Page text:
One of things that has dismayed me since I began graduate school and started focusing my study on the Bible, is how much sensationalism exists. We are told in the academy not to use Wikipedia or watch the History Channel. The first, as we know, is unreliable due to the fact that anyone can enter information and make changes. The other caters to the general public. What compounds this problem is the fact that scholars, many times – even reputable ones – appear on these shows. Sometimes creative licenses are exercised by the producer distorting or otherwise shifting the message of what the scholar was trying to explain. Other times, scholars will just give the producers and the public exactly what they want to hear and thus perpetuating myths rooted in literalism.
This is not the only time this issues manifests. The other time I encountered this is when I travel to sacred or holy sites in the Middle East. The people in charge of sites may want raise money and increase tourism – so they give the people what they want. What do I mean by this? Walking into a place that has a story whether true or not provides pilgrims a sense of awe and wonder.
Certainly I am not saying that this experience should be diminished or should be taken away. What I am saying is that we should be a bit more truthful in our descriptions and remove the shroud of literalism that seems to fuel tourism and not faith. What was difficult for me when visiting Patmos is the rhetoric surrounding the island. It may or may not have been where John had his visions, but certainly the mystique surrounding the Church of the Apocalypse seems to perpetuate the literalism that surrounds the Book of Revelation as being prophetic in dealing with the end times. Moreover, the vendors around the Church certainly focus their merchandise to support this myth. However, while I study the Book of Revelation and teach that it is something other than prophetic, a person visits the island and the church, are told that it is prophetic – who is a person to believe? Me or the religious order running the Church or the vendors living on the island?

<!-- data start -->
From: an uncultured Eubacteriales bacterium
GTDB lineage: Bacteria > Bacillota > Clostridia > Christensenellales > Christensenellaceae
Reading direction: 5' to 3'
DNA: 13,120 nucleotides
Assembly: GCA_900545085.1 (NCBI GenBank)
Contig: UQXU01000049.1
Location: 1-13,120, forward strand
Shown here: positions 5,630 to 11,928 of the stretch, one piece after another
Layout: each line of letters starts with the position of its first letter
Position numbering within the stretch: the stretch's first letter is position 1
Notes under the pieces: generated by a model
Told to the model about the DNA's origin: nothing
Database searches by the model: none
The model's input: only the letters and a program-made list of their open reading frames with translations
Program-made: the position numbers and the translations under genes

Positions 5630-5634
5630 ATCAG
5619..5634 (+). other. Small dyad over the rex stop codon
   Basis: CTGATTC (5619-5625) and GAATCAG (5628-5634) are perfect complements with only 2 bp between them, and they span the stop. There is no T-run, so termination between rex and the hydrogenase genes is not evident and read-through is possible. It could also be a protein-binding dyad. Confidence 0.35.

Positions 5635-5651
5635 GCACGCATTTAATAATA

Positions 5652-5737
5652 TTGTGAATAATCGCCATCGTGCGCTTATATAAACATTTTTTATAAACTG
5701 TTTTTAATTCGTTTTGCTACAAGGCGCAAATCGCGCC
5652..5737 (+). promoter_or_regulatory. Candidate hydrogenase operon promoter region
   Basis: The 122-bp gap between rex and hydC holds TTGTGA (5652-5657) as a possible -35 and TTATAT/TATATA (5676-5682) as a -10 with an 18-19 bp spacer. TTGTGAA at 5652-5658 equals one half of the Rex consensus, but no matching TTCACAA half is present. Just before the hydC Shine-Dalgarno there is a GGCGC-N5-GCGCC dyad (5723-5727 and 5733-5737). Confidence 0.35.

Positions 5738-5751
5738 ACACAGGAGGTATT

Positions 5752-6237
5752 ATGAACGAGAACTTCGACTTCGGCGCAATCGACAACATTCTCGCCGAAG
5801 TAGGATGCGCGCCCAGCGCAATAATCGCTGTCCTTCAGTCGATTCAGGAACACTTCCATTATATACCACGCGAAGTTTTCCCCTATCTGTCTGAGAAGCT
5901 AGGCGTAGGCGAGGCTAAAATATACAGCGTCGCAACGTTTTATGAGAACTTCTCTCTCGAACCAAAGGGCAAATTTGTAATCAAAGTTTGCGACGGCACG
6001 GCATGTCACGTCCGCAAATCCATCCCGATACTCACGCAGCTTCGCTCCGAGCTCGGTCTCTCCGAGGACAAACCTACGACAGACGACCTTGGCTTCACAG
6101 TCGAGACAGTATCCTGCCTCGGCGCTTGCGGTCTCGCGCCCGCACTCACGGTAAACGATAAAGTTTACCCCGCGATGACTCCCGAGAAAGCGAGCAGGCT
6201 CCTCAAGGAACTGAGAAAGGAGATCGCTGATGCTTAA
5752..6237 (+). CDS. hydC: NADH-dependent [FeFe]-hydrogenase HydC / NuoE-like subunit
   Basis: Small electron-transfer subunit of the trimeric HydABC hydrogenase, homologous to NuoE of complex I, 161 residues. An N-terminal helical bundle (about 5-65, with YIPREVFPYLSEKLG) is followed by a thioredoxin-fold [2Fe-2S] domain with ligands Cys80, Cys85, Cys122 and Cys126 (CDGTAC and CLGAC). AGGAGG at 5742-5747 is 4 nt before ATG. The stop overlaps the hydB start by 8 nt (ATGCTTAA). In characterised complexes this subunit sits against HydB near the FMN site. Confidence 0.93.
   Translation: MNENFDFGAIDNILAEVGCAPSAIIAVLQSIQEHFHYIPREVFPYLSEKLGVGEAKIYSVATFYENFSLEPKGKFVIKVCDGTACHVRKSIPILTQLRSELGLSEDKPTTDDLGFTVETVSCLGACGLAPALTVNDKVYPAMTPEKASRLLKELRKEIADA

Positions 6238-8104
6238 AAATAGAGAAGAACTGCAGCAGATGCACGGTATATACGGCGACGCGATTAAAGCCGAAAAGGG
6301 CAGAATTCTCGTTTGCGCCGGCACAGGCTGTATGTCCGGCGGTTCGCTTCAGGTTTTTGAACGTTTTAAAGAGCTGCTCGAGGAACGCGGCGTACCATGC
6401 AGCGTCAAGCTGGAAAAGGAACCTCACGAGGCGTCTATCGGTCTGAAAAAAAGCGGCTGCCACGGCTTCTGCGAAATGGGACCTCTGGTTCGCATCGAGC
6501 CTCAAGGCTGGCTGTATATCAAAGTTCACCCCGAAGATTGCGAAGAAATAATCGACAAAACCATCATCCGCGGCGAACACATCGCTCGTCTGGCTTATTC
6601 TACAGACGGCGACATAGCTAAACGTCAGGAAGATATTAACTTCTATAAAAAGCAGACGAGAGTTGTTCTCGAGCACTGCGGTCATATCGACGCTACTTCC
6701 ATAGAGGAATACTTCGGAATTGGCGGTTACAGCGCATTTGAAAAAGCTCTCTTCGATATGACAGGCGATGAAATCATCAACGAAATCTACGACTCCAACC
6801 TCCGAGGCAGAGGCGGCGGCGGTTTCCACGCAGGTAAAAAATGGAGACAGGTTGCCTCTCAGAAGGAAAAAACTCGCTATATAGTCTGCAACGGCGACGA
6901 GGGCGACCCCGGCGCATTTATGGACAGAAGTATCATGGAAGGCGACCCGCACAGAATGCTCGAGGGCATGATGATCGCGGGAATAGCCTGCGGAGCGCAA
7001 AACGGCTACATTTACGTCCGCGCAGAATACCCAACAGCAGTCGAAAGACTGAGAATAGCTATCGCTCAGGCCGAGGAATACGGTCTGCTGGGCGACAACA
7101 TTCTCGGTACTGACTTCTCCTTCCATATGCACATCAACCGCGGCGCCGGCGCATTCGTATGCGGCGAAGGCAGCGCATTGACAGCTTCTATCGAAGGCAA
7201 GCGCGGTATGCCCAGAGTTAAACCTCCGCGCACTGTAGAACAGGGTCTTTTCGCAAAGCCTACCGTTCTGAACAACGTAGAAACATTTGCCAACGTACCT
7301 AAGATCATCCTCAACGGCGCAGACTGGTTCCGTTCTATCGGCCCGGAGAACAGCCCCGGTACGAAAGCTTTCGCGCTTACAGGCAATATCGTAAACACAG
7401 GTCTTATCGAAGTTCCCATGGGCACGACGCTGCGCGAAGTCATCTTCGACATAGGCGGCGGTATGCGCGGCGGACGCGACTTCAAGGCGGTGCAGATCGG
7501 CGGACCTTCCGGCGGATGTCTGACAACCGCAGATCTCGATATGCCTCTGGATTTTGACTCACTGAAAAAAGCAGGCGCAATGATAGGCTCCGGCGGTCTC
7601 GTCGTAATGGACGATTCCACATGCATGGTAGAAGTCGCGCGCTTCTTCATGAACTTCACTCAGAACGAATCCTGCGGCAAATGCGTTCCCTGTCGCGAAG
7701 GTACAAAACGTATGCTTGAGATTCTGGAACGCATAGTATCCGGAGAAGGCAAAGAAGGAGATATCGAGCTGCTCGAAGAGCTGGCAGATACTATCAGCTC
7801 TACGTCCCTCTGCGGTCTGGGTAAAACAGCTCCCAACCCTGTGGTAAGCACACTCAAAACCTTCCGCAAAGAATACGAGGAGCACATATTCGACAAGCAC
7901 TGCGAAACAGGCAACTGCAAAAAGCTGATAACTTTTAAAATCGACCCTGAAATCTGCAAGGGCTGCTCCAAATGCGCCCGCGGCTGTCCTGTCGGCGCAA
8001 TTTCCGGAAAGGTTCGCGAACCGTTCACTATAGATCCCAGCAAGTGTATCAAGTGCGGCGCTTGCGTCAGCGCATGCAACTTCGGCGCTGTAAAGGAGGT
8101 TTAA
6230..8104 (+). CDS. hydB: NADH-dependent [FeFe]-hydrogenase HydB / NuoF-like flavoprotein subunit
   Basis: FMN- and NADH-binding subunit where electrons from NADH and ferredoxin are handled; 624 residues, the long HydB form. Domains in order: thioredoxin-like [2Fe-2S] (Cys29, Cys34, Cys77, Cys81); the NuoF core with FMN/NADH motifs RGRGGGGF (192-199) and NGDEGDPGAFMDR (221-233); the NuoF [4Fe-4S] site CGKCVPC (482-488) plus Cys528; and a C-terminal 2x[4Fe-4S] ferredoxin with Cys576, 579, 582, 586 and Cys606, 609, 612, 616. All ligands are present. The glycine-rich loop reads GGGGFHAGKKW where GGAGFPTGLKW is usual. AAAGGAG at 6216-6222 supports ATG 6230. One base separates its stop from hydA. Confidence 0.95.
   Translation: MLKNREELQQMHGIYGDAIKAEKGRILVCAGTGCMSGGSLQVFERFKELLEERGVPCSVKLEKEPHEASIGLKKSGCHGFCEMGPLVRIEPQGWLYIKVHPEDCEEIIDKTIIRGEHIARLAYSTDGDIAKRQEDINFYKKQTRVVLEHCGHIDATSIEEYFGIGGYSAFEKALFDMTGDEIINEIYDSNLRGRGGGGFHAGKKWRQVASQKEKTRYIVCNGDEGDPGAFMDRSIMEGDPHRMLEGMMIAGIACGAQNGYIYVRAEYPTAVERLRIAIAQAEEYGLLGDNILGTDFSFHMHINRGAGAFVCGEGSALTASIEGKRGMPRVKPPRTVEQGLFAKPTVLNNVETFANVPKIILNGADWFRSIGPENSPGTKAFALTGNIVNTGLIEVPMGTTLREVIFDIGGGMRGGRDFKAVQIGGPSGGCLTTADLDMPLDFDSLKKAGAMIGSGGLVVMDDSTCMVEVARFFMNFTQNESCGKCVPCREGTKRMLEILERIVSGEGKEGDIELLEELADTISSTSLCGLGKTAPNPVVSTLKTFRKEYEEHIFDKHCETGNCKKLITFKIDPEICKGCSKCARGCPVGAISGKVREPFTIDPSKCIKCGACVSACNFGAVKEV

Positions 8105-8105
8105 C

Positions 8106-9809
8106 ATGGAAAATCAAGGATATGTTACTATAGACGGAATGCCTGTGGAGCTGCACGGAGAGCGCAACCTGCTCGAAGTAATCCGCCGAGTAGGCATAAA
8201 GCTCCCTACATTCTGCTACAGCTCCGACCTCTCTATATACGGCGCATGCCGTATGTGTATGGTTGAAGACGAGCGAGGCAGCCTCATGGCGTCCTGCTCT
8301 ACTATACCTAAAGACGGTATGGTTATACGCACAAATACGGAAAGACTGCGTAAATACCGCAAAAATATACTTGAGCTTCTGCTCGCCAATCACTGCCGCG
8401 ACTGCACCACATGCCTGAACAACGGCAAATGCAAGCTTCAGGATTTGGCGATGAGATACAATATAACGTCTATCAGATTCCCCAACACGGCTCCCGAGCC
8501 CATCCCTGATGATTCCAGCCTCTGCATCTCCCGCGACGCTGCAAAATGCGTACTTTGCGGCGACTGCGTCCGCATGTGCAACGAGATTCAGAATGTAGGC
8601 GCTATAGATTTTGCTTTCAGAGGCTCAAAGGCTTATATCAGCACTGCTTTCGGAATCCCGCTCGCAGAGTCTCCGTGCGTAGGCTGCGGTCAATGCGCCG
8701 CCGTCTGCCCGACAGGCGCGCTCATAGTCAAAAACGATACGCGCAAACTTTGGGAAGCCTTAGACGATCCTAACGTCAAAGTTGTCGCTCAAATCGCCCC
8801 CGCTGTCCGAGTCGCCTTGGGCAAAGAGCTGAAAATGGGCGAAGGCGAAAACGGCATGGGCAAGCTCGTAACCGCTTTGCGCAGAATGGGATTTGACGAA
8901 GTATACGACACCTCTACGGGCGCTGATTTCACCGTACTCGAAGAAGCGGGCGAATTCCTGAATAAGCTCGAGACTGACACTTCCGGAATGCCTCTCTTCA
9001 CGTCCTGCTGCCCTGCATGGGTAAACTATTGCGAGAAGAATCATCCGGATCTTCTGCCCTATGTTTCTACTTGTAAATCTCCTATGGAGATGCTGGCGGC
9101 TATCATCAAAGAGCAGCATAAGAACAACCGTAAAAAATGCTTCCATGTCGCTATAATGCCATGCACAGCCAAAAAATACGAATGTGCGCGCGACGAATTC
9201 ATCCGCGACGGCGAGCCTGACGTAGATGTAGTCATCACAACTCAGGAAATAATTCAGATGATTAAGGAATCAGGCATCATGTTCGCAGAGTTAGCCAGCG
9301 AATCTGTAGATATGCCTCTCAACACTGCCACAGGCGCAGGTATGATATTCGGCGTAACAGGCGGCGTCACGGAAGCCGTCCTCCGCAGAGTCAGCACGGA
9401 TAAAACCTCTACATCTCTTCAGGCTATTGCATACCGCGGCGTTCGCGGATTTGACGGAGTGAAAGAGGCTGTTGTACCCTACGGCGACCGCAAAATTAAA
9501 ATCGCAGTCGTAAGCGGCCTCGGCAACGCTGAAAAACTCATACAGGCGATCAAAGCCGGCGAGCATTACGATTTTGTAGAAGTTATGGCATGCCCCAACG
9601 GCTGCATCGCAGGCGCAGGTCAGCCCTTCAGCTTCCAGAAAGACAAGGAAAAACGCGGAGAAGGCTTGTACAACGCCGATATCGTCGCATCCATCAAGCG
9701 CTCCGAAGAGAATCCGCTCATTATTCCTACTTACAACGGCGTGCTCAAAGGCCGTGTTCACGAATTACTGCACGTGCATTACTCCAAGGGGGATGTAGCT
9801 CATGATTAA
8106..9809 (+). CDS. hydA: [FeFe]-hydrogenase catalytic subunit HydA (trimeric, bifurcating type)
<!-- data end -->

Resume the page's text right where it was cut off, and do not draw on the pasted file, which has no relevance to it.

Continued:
This also happens at dig sites. If a tourist is led by a guide or lead at a holy site being excavated and they tell them what they want to hear so they come back and tell their friends, who has more creditability – me or the person who guides on the site? When scholars like myself, write about a topic that seems to gel with what the commonly held view of the academy, and goes against literalism or fundamentalist beliefs, we become heretics in relation to the information being fed by the sensationalism on the History Channel and the tourist industry. So the popular view does not change and the academic view is left on the margins and Biblical literalism wins.
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